5 Recommendations for Teaching Kids How To Swim
Water activities can be super fun and provide loads of experiences, from invigorating to serene. For people who have pools or seek out lakes and rivers to swim in, who live on the coast or who visit water parks, swimming is tantamount to both happiness and safety. Swimming is a dynamic skill and learning how to swim can provide a person with a lifetime full of fun.
Swimming is also a tricky skill to master. There is a lot to learn and it takes lots of practice to become a strong swimmer. Maintaining composure in the water is difficult when swimming isn't second nature. Pool builders in Pensacola often hear about how their clients' children are about to learn how to swim and that the pool is going to become a practice ground.
Instruction can vary depending on age. For kids not yet a year old, there is no need for formal training and it is actually frowned upon. Instead, let them slowly get used to splashing around the new environment. Likewise, it is not advised to have kids under three years old dunking their heads under the water. Teaching kids to swim is a lot of work and might seem overwhelming, but there are some guidelines that you could follow to make the process easier and more efficient.
- Be Patient
Follow this rule from beginning to end. Your patience will yield dividends every time your child runs up against a challenge and hesitates. Remember that they are feeling the uncertainty of performing in the water which could result in bad sensations and they don't need to see any disappointment in your demeanor. It's always important to recognize their comfort level when you're in the water.
- Always Be Present
Little kids might appear to be pretty intrepid once they begin to get used to the water. To them, it could seem like a big adventure, which it is. Their enthusiasm belies their abilities, though, and so you should never be far away from them when they are in the water. Because water accidents can happen with alarming speed, your focus should be on your future swimmers-to-be until they're out of the pool.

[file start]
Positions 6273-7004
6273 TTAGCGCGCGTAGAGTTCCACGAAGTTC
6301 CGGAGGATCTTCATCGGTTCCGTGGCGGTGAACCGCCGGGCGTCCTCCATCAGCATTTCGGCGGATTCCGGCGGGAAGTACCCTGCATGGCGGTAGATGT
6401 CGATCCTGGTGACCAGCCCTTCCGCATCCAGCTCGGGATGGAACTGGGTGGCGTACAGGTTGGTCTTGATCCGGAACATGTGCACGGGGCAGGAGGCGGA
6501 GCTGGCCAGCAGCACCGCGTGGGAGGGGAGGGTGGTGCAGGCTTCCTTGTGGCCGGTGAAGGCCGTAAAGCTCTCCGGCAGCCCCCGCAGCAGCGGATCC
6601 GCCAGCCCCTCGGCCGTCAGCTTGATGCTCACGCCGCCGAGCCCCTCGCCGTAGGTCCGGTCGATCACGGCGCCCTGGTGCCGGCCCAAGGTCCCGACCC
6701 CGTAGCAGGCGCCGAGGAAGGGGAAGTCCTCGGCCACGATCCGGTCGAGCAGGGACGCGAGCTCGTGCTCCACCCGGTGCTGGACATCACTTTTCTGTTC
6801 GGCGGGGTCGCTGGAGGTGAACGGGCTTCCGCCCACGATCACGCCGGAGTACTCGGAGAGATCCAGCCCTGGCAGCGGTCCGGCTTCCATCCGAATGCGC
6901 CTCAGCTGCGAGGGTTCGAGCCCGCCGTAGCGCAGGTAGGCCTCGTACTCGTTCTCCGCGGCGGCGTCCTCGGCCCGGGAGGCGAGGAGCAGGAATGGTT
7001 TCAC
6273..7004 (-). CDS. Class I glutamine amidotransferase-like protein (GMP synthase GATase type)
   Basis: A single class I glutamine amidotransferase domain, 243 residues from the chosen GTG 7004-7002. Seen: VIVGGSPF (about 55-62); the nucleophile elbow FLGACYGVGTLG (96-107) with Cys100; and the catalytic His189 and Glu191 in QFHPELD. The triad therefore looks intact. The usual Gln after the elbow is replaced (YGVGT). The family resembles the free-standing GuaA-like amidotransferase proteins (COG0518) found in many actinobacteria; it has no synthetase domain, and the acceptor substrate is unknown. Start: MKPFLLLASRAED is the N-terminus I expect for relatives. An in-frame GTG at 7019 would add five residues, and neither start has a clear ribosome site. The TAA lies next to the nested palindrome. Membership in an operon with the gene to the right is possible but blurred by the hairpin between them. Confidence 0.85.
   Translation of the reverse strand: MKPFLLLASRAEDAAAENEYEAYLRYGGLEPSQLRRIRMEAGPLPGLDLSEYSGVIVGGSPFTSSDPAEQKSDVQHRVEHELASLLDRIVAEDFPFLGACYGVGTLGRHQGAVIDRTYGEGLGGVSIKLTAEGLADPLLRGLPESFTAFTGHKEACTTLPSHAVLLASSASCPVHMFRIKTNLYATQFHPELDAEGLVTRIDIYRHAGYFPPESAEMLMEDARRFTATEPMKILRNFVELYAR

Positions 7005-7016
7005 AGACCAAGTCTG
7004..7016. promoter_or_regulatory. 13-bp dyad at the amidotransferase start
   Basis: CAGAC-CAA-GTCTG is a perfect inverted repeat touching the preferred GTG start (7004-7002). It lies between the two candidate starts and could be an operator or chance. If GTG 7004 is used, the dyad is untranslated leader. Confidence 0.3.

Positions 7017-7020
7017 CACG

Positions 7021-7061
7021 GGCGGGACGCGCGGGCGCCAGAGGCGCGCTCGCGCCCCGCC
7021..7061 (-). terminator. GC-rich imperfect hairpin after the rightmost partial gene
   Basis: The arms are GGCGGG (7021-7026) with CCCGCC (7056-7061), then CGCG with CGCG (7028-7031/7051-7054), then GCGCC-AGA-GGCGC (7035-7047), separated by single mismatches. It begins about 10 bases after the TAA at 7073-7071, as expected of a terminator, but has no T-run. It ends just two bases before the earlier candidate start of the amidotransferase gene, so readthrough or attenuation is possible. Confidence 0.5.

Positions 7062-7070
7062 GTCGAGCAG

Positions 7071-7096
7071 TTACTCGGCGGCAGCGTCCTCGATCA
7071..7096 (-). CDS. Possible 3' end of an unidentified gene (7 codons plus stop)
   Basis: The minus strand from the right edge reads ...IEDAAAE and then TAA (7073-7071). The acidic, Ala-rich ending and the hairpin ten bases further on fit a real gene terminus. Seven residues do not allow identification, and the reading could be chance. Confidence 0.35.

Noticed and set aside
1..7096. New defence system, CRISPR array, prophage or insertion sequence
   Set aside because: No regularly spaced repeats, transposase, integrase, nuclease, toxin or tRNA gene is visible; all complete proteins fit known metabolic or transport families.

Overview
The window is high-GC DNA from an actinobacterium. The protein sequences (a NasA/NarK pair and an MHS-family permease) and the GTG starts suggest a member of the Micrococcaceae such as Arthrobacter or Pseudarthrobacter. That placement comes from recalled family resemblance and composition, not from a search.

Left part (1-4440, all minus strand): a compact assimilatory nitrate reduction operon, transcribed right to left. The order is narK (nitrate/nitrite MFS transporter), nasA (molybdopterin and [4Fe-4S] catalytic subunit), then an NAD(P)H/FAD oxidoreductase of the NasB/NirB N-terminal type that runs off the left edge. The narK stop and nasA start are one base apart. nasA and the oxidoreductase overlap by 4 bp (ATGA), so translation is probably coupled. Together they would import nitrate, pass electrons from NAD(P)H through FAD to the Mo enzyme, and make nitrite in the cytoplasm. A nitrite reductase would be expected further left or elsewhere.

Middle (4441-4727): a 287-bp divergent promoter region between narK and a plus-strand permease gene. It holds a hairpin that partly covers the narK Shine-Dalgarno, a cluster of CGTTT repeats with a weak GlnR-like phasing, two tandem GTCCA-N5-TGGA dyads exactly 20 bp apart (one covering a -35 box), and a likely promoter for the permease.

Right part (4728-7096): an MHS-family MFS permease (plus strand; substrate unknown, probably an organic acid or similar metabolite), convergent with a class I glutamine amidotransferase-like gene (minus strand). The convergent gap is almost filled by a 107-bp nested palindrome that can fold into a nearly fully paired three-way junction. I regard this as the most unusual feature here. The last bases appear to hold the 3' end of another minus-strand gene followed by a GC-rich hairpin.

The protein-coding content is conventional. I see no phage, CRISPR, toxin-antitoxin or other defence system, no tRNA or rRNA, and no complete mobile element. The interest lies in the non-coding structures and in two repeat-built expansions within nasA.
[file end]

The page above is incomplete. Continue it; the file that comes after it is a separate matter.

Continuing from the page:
- Teach Them To Float
Part of the learning process is an understanding of water displacement. This is a good time to point out that there is a lot of theory going into your lessons that you don't need to verbalize. A toddler doesn't need to understand the concepts so much as to put them into practice. Teaching them to float is actually a study in relaxation. They'll have floaties on, but will still be prone to a little bit of panic. Teaching them that their bodies function best in the water when they are calm and in control is a major foundational step toward success.
- Teach Them Breathing Techniques
Once they have established a kinesthetic relationship with the water, they need to understand how to breathe without getting a belly full of it. Blowing bubbles is a fun way to help them understand how close the water is to their mouths and noses. Pinching their noses shut while holding their breath is another thing to practice. They will, invariably, ingest water, cough it up and freak out a little bit. This is as normal as your own experience. Everybody takes in water accidentally at one point or another. With your gentle assurances that they're okay, they'll get over it quick and you can keep practicing.
- Show and Tell
Among the most important things to remember during this process is that they're looking to you for every bit of information. Show them what to do as many times as it takes for them to begin trying on their own. Tell them what they are doing right and wrong. The more show and tell you integrate into your practices, the more efficient they will be.
Teaching kids to swim offers them more than the kinesthetic knowledge of different strokes. It gives them confidence and teaches them about process. It can also be a powerful bonding experience and provide priceless memories.